I met a banker last week who had changed his thinking and his life.
He had always worked excessively hard, arriving at the office early and leaving late virtually every night. Working you might say to the detriment of family life and with little time for himself.
And then he was involved in a road accident which left two friends seriously injured - one of them with a broken back. The banker walked away with minor cuts and bruises but from that moment on he realized the significance of what had happened and he decided to change his life – to make time for himself and his family. He needed to redress his work/life imbalance and that’s exactly what he has achieved.
He still has a hard work ethic, grafting five days a week, and last year, was one of his bank’s top performers.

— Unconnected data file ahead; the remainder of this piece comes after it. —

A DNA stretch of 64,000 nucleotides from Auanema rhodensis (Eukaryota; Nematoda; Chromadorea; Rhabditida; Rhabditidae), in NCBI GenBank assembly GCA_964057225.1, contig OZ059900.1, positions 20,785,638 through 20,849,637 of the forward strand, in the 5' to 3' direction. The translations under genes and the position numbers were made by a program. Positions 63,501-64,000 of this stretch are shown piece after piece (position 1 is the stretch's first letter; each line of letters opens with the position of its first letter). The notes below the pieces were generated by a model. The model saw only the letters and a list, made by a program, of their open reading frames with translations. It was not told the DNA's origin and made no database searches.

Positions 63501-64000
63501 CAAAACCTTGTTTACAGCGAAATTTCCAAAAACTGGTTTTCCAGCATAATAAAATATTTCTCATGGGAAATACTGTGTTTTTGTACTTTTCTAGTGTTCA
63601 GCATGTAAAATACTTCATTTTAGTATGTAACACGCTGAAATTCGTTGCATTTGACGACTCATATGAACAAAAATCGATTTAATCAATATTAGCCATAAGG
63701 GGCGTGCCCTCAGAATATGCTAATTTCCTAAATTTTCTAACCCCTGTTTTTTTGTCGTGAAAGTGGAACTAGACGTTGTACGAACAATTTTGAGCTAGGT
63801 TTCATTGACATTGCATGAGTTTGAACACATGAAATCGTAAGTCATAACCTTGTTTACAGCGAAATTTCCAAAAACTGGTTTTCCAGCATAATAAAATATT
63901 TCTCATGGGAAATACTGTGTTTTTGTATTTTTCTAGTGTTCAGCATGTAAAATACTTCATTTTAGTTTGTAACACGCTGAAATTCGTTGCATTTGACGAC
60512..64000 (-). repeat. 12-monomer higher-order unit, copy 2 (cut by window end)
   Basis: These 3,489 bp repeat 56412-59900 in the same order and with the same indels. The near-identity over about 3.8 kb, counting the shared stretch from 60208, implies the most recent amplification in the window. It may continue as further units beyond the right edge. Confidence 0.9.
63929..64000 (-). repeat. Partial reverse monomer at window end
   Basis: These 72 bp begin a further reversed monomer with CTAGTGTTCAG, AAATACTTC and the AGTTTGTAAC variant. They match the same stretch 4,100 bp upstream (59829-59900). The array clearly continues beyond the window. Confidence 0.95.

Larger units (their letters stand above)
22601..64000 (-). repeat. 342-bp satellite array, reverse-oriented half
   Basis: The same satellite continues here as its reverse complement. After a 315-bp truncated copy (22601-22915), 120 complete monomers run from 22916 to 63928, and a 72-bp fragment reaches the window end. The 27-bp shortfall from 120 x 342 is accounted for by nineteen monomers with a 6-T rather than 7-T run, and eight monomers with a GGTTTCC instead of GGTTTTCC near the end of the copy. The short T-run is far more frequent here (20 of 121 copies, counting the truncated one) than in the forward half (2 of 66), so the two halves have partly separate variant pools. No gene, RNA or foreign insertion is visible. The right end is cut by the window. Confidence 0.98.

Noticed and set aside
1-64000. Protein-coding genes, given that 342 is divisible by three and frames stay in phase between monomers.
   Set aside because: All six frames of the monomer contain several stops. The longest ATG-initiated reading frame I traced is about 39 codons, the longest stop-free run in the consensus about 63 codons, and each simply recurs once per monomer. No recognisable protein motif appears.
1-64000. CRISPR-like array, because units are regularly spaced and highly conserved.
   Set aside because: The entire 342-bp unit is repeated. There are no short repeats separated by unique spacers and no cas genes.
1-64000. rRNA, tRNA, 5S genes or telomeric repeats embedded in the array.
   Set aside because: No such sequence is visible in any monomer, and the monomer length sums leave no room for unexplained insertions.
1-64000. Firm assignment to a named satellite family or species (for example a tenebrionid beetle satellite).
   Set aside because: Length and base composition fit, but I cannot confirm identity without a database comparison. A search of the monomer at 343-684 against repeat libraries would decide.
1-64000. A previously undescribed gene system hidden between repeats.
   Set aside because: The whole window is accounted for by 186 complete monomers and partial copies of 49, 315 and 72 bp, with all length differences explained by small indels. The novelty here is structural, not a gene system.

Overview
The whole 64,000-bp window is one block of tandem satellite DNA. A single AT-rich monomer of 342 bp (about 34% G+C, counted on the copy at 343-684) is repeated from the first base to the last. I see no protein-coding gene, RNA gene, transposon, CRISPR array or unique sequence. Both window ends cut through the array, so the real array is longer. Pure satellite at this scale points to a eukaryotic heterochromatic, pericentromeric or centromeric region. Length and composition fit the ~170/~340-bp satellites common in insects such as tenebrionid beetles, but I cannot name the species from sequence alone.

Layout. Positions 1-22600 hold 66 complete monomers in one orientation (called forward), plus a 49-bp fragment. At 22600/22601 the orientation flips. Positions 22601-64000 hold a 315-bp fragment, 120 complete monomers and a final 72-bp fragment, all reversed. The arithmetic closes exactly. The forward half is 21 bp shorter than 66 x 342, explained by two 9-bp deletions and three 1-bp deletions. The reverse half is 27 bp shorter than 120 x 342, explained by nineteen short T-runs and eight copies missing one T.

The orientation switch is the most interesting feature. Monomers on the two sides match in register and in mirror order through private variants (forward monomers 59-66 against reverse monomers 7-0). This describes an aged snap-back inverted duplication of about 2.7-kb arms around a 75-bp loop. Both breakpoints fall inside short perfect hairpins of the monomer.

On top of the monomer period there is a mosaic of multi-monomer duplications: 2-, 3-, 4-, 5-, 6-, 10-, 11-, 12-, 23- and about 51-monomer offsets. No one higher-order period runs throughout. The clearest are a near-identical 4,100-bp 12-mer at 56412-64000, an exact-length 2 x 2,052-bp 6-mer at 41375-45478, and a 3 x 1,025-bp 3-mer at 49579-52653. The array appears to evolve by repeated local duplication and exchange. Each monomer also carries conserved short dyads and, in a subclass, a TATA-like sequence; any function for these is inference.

But now he arrives at 9 and leaves at 5 because he acknowledges that he has a family and a life outside work. And he makes certain that he has time for both.
Sometimes we are given a subtle message that we need to change our lives and it’s up to us whether or not we follow through. If we ignore those messages for long enough they might either go away, which is highly unlikely, or conspire to collide with us head-on. And if you’re lucky you might walk away with a message, so powerful, that it is enough to change your thinking and your way of life.
When Scotland’s oldest man of 107 years was asked what his greatest achievement was, he replied, “living!”
Are you living? Do you feel alive? Do you look forward to life when you waken every morning? Of course it’s difficult to balance the work/life books every day but how about giving it a try this week?
I remember hearing Willie Jollie, an American Motivational Speaker, saying:
“There’s only one thing for sure – we’re not going to leave this world alive!”
Work without rest doesn’t square. You don’t need to be a banker to know the meaning of balance.